|Junjun Xu,Hongjiang Wei and Jianyong Han et al.Generation of pig induced pluripotent stem cells using an extended pluripotent stem cell culture system. Stem Cell Research & Therapy doi.org/10.1186/s13287-019-1303-0|
.Generation of pig induced pluripotent stem cells using an extended pluripotent stem cell culture system.
Junjun Xu,Leqian Yu,Jianxiong Guo,Jinzhu Xiang,Zheng Zheng,Dengfeng Gao,Bingbo Shi,Haiyang Hao,Deling Jiao,Liang Zhong,Yu Wang,Jun Wu,Hongjiang Wei and Jianyong Han
Stem Cell Research & Therapy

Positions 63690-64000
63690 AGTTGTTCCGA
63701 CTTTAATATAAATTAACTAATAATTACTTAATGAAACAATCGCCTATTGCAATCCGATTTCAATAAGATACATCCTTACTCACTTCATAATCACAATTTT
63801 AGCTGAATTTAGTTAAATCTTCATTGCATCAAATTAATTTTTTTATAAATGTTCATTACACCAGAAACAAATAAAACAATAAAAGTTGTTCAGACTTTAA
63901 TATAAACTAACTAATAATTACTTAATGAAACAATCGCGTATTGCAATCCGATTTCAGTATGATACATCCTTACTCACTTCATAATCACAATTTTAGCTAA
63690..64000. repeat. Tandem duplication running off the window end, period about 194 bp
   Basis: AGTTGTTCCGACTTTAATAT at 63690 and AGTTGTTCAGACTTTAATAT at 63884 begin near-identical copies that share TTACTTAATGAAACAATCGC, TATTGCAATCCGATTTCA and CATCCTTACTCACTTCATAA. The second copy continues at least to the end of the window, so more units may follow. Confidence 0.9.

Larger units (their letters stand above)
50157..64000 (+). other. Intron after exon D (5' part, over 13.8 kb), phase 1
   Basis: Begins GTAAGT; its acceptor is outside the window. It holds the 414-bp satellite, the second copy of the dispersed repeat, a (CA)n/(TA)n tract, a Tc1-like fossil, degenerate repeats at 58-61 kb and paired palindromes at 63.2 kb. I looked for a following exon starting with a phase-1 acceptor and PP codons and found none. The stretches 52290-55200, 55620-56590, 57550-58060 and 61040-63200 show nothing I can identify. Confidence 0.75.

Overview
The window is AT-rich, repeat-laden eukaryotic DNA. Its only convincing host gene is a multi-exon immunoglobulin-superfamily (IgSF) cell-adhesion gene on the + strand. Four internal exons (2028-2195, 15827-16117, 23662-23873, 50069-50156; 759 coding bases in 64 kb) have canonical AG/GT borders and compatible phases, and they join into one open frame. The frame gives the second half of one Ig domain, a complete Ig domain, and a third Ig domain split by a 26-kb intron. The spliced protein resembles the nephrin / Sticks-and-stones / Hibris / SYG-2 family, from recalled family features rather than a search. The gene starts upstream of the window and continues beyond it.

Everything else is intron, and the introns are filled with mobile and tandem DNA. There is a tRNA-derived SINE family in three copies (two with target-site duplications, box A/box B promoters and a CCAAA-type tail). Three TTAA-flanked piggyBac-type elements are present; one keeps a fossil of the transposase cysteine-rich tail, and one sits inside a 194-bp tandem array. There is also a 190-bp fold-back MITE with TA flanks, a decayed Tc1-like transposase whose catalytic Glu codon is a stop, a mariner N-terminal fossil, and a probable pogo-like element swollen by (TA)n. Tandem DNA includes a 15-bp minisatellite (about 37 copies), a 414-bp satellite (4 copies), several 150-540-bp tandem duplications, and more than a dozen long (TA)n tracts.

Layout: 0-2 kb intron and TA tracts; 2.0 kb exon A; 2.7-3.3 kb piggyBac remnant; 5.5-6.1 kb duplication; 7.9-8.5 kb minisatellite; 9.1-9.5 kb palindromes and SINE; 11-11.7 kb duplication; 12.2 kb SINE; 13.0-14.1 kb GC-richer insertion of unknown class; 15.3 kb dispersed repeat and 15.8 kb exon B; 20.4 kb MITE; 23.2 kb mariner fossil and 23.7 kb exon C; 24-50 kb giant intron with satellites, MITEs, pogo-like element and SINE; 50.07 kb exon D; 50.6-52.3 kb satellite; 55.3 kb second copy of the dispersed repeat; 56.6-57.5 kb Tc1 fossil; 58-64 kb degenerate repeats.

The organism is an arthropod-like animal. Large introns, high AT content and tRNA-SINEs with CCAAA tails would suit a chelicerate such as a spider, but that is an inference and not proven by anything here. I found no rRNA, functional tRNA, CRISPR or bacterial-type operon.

Background: Pigs have emerged as one of the most popular large animal models in biomedical research, which in many cases is considered as a superior choice over rodent models. In addition, transplantation studies using pig pluripotent stem (PS) cell derivatives may serve as a testbed for safety and efficacy prior to human trials. Recently, it has been shown that mouse and human PS cells cultured in LCDM (recombinant human LIF, CHIR 99021, (S)-(+)-dimethindene maleate, minocycline hydrochloride) medium exhibited extended developmental potential (designated as extended pluripotent stem cells, or EPS cells), which could generate both embryonic and extraembryonic tissues in chimeric mouse conceptus. Whether stable pig induced pluripotent stem (iPS) cells can be generated in LCDM medium and their chimeric competency remains unknown. Methods: iPS cells were generated by infecting pig pericytes (PC) and embryonic fibroblasts (PEFs) with a retroviral vector encoding Oct4, Sox2, Klf4, and cMyc reprogramming factors and subsequently cultured in a modified LCDM medium. The pluripotency of PC-iPS and PEF-iPS cells was characterized by examining the expression of pluripotencyrelated transcription factors and surface markers, transcriptome analysis, and in vitro and in vivo differentiation capabilities. Chimeric contribution of PC-iPS cells to mouse and pig conceptus was also evaluated with fluorescence microscopy, flow cytometry, and PCR analysis.